Woman's at best a contradiction still.
Who shall decide when doctors disagree, And soundest casuists doubt, like you and me?
Fools admire, but men of sense approve.
Order is heaven's first law.
Know then thyself, presume not God to scan; The proper study of mankind is man.
The learned is happy, nature to explore; The fool is happy, that he knows no more.
'Tis not enough your counsel still be true; Blunt truths more mischief than nice falsehoods do.
Whoever thinks a faultless piece to see, Thinks what ne'er was, nor is, nor e'er shall be.
Histories are more full of examples of the fidelity of dogs than of friends.
The greatest magnifying glasses in the world are a man's own eyes when they look upon his own person.
Man never thinks himself happy, but when he enjoys those things which others want or desire.
There is a certain majesty in simplicity which is far above all the quaintness of wit.
A God without dominion, providence, and final causes, is nothing else but fate and nature.
In words, as fashions, the same rule will hold; Alike fantastic, if too new, or old: Be not the first by whom the new are tried, Nor yet the last to lay the old aside.
A cherub's face, a reptile all the rest.
Satan is wiser now than before, and tempts by making rich instead of poor.
Slave to no sect, who takes no private road, But looks through Nature up to Nature's God.
Of Manners gentle, of Affections mild; In Wit a man; Simplicity, a child.
A work of art that contains theories is like an object on which the price tag has been left.
Many men have been capable of doing a wise thing, more a cunning thing, but very few a generous thing.
I find myself hoping a total end of all the unhappy divisions of mankind by party-spirit, which at best is but the madness of many for the gain of a few.
If a man's character is to be abused there's nobody like a relative to do the business.
True politeness consists in being easy one's self, and in making every one about one as easy as one can.
Lo, what huge heaps of littleness around!
The world forgetting, by the world forgot.
To observations which ourselves we make, we grow more partial for th' observer's sake.
But Satan now is wiser than of yore, and tempts by making rich, not making poor.
Our passions are like convulsion fits, which, though they make us stronger for a time, leave us the weaker ever after.
A wit with dunces, and a dunce with wits.
The same ambition can destroy or save, and make a patriot as it makes a knave.
How shall I lose the sin, yet keep the sense, and love the offender, yet detest the offence?
How happy is the blameless vestal's lot? The world forgetting, by the world forgot.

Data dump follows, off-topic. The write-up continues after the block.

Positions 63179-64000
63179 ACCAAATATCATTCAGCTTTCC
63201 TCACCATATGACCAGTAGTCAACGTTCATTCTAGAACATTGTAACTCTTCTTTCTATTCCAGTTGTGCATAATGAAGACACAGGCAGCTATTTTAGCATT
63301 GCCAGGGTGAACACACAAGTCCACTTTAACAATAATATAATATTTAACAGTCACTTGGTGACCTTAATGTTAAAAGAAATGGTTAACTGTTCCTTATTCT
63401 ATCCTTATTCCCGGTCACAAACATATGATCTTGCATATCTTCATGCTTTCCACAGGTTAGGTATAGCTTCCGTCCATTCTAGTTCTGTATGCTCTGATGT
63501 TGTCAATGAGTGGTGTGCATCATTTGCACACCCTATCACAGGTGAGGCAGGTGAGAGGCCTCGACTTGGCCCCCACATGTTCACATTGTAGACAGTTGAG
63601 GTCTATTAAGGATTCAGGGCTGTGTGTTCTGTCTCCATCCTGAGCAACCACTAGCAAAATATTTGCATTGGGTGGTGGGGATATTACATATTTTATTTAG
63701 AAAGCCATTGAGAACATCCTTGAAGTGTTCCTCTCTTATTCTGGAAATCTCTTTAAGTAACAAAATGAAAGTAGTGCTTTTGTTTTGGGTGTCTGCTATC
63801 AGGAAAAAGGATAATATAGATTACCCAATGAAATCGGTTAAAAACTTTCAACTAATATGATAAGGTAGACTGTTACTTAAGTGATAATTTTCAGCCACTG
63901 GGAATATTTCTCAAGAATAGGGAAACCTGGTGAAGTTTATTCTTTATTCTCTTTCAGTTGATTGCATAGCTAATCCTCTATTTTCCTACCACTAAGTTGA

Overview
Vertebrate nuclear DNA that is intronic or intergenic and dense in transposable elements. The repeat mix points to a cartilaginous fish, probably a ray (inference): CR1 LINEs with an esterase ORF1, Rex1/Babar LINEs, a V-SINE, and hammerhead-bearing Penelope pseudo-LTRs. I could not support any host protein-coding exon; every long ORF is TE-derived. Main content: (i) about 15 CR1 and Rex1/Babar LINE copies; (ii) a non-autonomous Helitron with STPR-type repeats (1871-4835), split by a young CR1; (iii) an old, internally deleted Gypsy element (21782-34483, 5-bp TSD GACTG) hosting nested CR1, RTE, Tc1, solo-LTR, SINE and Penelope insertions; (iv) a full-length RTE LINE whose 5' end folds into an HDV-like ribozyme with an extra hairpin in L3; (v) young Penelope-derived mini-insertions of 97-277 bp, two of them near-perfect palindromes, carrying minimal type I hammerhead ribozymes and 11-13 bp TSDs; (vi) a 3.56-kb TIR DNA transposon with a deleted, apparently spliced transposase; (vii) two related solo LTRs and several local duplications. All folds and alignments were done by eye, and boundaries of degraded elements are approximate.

Not to go back is somewhat to advance, and men must walk, at least, before they dance.
The difference is too nice - Where ends the virtue or begins the vice.
Fondly we think we honor merit then, When we but praise ourselves in other men.
A person who is too nice an observer of the business of the crowd, like one who is too curious in observing the labor of bees, will often be stung for his curiosity.
Get place and wealth, if possible with grace; if not, by any means get wealth and place.
Education forms the common mind. Just as the twig is bent, the tree's inclined.
Genius creates, and taste preserves. Taste is the good sense of genius; without taste, genius is only sublime folly.
One science only will one genius fit; so vast is art, so narrow human wit.
Pride is still aiming at the best houses: Men would be angels, angels would be gods. Aspiring to be gods, if angels fell; aspiring to be angels men rebel.
But blind to former as to future fate, what mortal knows his pre-existent state?
No woman ever hates a man for being in love with her, but many a woman hate a man for being a friend to her.
Behold the child, by Nature's kindly law pleased with a rattle, tickled with a straw.
Some old men, continually praise the time of their youth. In fact, you would almost think that there were no fools in their days, but unluckily they themselves are left as an example.
The vulgar boil, the learned roast, an egg.
Not always actions show the man; we find who does a kindness is not therefore kind.
Know then this truth, enough for man to know virtue alone is happiness below.
Remembrance and reflection how allied. What thin partitions divides sense from thought.